U.S. Federal Labor Relations Authority

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United States Department of Housing and Urban Development (Agency) and American Federation of Government Employees, National Council of HUD Locals 222 (Union)


65 FLRA No. 90 
January 26, 2011
Before the Authority: Carol Waller Pope, Chairman, and Thomas M. Beck and Ernest DuBester, Members
I.     Statement of the Case
        This matter is before the Authority on exceptions to an award of Arbitrator Andrée Y. McKissick filed by the Agency under § 7122(a) of the Federal Service Labor‑Management Relations Statute (the Statute) and part 2425 of the Authority’s Regulations. The Union filed an opposition to the Agency’s exceptions.
        The Union filed a grievance alleging that the Agency violated the parties’ agreement by failing to promote the grievants. See U.S. Dep’t of Hous. & Urban Dev., 59 FLRA 630, 630 (2004) (HUD). In her merits award (the MA), the Arbitrator sustained the grievance and awarded an “organizational upgrade” to the grievants. MA at 16. For the reasons that follow, we set aside the remedy and remand the MA to the parties for resubmission to the Arbitrator, absent settlement, to formulate an alternative remedy.
II.    Background and Arbitrator’s Award
        The Union filed a grievance alleging that the Agency’s advertising and filling of certain positions with promotion potential to General Schedule (GS)-13 deprived employees occupying similar positions with promotion potential to GS-12 of the opportunity to be promoted to GS-13. HUD, 59 FLRA at 630. In response, the Agency asserted, as relevant here, that the grievance was not arbitrable under §‍ ‍7121(c)(5) of the Statute because it concerned the classification of positions.[1] Id. The parties proceeded to arbitration on the stipulated issue of arbitrability, and the Arbitrator issued an award (First Arbitrability Award, or First AA) finding that the grievance involved “the fairness of advertisements and vacancy announcements, not the proper classification of a position and one’s concurrent duties.” Id. (citing First AA at 6) (internal quotation marks omitted). Therefore, the Arbitrator found that the grievance was arbitrable.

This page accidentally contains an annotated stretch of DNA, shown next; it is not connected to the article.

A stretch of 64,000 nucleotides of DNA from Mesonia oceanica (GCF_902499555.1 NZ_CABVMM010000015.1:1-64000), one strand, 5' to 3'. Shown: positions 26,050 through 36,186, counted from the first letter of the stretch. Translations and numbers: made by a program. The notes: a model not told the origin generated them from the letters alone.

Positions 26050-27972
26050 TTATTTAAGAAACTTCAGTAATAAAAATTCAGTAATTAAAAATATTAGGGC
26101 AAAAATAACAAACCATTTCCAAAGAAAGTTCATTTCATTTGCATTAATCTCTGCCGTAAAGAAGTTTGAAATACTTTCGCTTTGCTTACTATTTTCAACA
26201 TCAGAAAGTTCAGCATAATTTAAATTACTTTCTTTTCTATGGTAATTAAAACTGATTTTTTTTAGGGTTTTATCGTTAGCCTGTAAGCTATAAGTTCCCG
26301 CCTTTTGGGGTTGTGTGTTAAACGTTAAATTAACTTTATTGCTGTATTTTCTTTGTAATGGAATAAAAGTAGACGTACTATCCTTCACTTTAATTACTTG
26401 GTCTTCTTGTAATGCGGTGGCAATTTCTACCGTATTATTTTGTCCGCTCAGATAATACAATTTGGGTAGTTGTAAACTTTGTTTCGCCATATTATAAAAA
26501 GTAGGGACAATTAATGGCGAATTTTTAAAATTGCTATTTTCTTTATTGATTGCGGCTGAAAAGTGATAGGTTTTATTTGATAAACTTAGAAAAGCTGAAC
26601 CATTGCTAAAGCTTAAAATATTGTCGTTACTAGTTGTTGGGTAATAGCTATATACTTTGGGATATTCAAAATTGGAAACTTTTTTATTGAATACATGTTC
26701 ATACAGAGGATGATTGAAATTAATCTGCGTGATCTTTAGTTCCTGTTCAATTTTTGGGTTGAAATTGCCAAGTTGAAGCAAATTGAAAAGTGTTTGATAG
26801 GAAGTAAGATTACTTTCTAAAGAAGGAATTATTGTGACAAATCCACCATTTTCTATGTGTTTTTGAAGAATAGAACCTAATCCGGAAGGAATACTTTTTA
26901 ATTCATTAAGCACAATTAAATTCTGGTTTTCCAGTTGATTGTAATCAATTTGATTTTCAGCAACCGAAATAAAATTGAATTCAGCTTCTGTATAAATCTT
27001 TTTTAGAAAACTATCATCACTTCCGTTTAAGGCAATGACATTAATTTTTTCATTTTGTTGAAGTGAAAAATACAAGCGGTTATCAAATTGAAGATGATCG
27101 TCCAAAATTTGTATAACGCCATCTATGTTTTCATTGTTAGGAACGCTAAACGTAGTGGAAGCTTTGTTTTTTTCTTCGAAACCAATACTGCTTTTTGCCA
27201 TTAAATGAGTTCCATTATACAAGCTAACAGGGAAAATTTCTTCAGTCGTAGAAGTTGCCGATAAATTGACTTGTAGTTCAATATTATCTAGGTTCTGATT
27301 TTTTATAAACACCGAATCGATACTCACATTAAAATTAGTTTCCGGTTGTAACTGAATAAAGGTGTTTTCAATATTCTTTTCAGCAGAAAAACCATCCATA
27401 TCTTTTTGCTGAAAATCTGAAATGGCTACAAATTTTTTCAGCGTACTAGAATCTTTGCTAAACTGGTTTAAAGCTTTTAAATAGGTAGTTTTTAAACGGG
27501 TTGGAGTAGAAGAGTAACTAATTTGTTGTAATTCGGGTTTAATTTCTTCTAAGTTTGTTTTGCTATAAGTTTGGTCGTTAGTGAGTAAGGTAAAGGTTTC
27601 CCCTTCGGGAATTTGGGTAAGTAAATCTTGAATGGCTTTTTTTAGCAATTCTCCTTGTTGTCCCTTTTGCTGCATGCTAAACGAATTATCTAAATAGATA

The Agency filed exceptions to the First AA, and, in HUD, the Authority found that the Agency presented a plausible jurisdictional defect that warranted interlocutory consideration of the exceptions – namely, whether the grievance concerned classification, under §‍ ‍7121(c)(5) of the Statute. 59 FLRA at 631. However, the Authority could not determine whether the Arbitrator had found that the grievance concerned “reclassifying the grievants’ permanent positions” or “reassigning the grievants to . . . newly-established, already-classified positions[.]” Id. at 632 (emphases added). The Authority stated that the “distinction between the two [findings] is critical because the Arbitrator: (1) would not have jurisdiction over a grievance concerning the promotion potential of employees’ permanent positions; but (2) would have jurisdiction over a grievance alleging a right to be placed in previously-classified positions.” Id. Accordingly, the Authority remanded the First AA for resubmission to the Arbitrator for clarification of the arbitrability issue. Id. On resubmission, the Arbitrator clarified that she found the “grievance [to be] alleging a right to be placed in previously-classified positions [with promotional potential to GS-13] and . . . thus arbitrable.” Second Arbitrability Award (Second AA) (Opp’n, Attach., Ex. 2) at 1; see also id. at 6, 8.[2]
        Thereafter, the Arbitrator issued the MA, which resolved the grievance’s merits. In that award, the Arbitrator first recounted her earlier finding that the “grievance was arbitrable, as [it] was based upon the right to be placed in previously classified positions.” MA at 2. She then stated that the issues for resolution in the MA were: “Whether the Agency violated the [c]ollective [b]argaining [a]greement [(CBA)], [l]aw[, r]ule, or other regulation [by] fail[ing] to treat bargaining unit employees fairly and equitably [at the time it] post[ed] vacancy announcement[s for newly-created positions] . . . until the present? If so, what are the appropriate remedies?” Id. at 3.